I have a simple question for you. Why do you enjoy photography? When I first asked myself this question, I thought, “Well, it’s obvious, isn’t it? It’s what I do for a living! I never get tired of picking up my camera and “going to work.” But this doesn’t really answer the question, does it? It just states that I enjoy photography.
So I decided to go a little deeper, back to the beginning. I really got serious about photography when I bought my first digital point and shoot (a Canon SD200). Before that camera I casually photographed friends and flowers with my Canon AE-1, but the world of digital really opened my eyes to what was possible with photography. I had this little camera that fit in my pocket that I could take with me anywhere. Compared to film, I could take a seemingly unlimited number of photos of anything that I wanted. This meant lots of photos of friends and flowers.
I remember being fascinated by my photographs of nature. I could look at a macro image of a flower and see grains of pollen and delicate details that typically went unnoticed. I could look at a photo of a rock outcropping and zoom in to see the smaller inclusions that made it sparkle. Everything was photo-worthy, new and interesting. At this point in time I enjoyed photography because it gave me the ability to capture scenes from my life to remember and study.
Here’s a flower photo that, at the time, I thought was the best photo I’d ever taken.
Eventually I bought my first DSLR (a Nikon D40) and that’s when I got GAS (gear acquisition syndrome). So many lenses and accessories! I must have them all! Suddenly my D40 wasn’t good enough and I just had to upgrade to the D90. New lenses, flashes, bags, filters and software all became “must have” items. With all of this new gear, I branched out from flowers and mountains and started photographing people.
I remember how much fun I had working with people, capturing moments and emotions, seeing the look on their faces when they saw their own portrait and actually liked what they saw. These positive experiences were so much more satisfying to me than photographing nature, I knew that my future in photography would mostly involve people. To a large extent, this is still one of the things that I most love about photography… working with people and capturing moments and emotions so that they will not be forgotten.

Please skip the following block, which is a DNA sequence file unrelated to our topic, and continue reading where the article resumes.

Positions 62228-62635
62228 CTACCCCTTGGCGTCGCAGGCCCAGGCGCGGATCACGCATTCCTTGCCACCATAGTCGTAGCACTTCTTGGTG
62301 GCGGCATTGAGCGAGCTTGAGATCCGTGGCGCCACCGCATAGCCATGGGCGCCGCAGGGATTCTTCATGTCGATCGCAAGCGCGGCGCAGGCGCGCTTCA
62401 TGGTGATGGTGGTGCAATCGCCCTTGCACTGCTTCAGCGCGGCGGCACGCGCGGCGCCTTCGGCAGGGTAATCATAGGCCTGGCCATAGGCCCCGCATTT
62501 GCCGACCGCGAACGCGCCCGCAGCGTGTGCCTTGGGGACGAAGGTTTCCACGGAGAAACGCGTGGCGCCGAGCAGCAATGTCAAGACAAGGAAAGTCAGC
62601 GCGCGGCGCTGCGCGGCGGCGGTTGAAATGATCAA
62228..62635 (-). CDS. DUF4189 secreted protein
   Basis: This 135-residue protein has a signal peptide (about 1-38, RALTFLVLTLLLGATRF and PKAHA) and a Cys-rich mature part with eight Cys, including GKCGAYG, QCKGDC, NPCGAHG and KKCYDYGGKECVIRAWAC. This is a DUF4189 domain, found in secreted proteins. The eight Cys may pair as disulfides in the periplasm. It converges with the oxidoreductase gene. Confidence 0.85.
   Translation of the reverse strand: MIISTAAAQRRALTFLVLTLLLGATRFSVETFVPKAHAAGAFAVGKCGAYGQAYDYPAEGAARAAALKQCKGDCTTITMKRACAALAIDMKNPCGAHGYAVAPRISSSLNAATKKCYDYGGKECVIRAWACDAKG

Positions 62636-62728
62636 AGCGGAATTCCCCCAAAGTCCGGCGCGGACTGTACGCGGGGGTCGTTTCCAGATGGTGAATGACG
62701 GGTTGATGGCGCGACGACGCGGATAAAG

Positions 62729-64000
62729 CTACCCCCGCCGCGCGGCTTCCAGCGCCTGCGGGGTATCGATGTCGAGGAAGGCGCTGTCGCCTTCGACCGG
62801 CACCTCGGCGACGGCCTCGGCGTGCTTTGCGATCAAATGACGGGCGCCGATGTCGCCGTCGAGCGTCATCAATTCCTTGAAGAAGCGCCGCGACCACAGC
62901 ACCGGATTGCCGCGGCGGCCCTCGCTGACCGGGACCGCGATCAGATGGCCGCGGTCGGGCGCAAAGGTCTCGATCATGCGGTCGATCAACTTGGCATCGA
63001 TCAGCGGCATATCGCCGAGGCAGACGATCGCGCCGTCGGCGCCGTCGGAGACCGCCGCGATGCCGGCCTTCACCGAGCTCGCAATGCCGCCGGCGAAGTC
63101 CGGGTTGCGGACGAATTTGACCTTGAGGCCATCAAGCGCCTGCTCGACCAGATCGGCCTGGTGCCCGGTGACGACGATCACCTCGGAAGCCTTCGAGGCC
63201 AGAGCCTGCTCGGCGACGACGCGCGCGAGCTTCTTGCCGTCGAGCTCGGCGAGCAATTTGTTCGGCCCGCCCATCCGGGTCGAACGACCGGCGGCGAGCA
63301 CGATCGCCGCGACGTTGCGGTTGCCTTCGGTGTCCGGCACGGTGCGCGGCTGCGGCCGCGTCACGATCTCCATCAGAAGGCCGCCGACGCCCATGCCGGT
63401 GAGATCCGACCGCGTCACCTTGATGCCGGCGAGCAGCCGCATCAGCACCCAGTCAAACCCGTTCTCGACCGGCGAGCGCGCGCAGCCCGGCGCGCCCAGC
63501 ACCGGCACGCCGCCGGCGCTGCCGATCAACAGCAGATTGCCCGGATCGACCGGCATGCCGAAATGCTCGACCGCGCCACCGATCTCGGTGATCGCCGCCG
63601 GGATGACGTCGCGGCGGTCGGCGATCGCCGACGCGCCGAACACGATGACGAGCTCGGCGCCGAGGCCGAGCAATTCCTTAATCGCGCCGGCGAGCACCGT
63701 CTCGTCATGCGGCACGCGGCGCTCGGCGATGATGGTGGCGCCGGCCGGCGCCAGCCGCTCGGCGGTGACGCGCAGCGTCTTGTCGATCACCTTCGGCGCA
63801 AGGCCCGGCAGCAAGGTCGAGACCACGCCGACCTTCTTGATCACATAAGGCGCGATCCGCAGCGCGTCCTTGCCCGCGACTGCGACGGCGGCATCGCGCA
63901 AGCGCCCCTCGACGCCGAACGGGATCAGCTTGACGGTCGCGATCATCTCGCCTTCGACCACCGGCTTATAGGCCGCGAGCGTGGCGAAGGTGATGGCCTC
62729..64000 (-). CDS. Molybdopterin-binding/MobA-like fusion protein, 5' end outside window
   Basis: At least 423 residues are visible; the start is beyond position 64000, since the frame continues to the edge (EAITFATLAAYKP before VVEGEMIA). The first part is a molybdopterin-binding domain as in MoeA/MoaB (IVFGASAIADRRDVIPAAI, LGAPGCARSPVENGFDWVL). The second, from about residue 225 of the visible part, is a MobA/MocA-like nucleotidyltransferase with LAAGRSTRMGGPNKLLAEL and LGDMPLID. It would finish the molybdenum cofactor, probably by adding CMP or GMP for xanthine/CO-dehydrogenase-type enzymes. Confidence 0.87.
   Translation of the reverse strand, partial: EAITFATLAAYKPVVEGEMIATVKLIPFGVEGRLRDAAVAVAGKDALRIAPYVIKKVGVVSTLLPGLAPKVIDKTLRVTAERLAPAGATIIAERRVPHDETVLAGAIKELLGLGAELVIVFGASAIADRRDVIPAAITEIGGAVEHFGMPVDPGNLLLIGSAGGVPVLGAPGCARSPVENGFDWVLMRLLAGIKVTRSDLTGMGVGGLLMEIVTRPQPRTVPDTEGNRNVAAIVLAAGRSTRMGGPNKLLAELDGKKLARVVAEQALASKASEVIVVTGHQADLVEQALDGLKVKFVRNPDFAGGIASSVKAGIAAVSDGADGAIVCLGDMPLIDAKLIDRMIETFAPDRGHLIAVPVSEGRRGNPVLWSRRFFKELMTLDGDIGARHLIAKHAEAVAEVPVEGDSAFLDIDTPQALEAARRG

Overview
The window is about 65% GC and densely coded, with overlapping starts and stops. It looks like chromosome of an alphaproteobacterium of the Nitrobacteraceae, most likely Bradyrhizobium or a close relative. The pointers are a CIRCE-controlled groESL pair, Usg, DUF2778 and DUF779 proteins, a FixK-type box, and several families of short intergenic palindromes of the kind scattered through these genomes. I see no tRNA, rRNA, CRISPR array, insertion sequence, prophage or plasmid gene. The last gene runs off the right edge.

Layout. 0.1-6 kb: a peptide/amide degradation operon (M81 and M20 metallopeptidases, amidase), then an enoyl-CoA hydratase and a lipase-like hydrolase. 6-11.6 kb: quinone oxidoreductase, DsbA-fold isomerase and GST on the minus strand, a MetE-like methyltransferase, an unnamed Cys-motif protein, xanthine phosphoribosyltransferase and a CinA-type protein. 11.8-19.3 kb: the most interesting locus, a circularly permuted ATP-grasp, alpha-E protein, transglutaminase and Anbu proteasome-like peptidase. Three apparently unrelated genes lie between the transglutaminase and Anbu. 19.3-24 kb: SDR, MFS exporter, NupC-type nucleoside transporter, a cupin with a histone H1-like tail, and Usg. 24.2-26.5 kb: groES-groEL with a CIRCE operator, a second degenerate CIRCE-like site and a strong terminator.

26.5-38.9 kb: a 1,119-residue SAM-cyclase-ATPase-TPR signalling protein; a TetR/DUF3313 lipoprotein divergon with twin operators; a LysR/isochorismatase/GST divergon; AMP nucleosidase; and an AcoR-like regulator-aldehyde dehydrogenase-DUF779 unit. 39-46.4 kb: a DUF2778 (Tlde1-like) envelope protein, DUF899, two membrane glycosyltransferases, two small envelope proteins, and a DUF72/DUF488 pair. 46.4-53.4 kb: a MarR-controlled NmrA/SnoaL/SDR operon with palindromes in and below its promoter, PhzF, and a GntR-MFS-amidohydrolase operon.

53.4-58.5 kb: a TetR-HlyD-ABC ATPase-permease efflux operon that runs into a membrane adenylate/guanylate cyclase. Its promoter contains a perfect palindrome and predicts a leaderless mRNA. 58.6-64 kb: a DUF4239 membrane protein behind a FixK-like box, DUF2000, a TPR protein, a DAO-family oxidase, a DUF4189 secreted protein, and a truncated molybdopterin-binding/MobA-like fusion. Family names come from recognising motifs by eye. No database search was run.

I photographed this high school senior while developing my portraiture technique. Sadly, she passed away just a few years after this was taken. Her mother told me how meaningful it was to have these images of her.
After a while, I started dabbling in film again. It felt good to get away from computers and lots of gear and just get back to an analog world where imperfection was embraced. I could indulge my love for antiques and use older cameras. I bought that Polaroid camera I’d always wanted as a kid and marveled at the magic of instant film. Suddenly, I found myself photographing flowers and trees and landscapes again… and loving it!
I remember realizing that something does not immediately become interesting just because it was photographed on film. It’s the light that really makes it come to life. With the right light, a crumpled up piece of paper or a grimy alley can be just as interesting as a field of flowers or a snow covered mountain. Film helped me learn to love light.
For example, the light on this succulent and the way it brings out the pattern of the plant really caught my attention.
Thus began my current obsession with light. I find myself continually hunting light and capturing light with whatever camera I may have with me. More often than not, that camera is my phone. I have fallen in love with phone photography. Maybe it’s because it reminds me so much of my first years of digital photography… just a point and shoot camera that easily fits in my pocket and is always with me. But I think it’s more than just that. It’s a way for me to explore new editing styles, to explore the world around me and ultimately to explore light.
While at a kickboxing tournament, I saw the late-afternoon light pouring through some windows onto these worn stadium seats. Fortunately, I had my phone with me to capture the scene.
What started out as a hobby eventually became a career. That small camera that fit in my pocket expanded into a storage room full of backdrops, lighting equipment and rarely used gear. I now own my own photography business and live and breathe photography every day of the year. And you know what? I still enjoy it. Here is why I enjoy photography:
I enjoy photography because it has given me the opportunity to share in people’s most special moments on a regular basis.
I enjoy photography because it has introduced me to many people who I now call friends.
I enjoy photography because it is something that I can do any time, any place and all I need is my phone.
I enjoy photography because it has allowed me to capture moments in my own life that I don’t want to forget.
I enjoy photography because it has caused me to fall in love with light and see the world around me with fresh eyes every single day. And sometimes, when the mood is right, I just sit back and enjoy the moment without taking a photo.
So, why do you enjoy photography?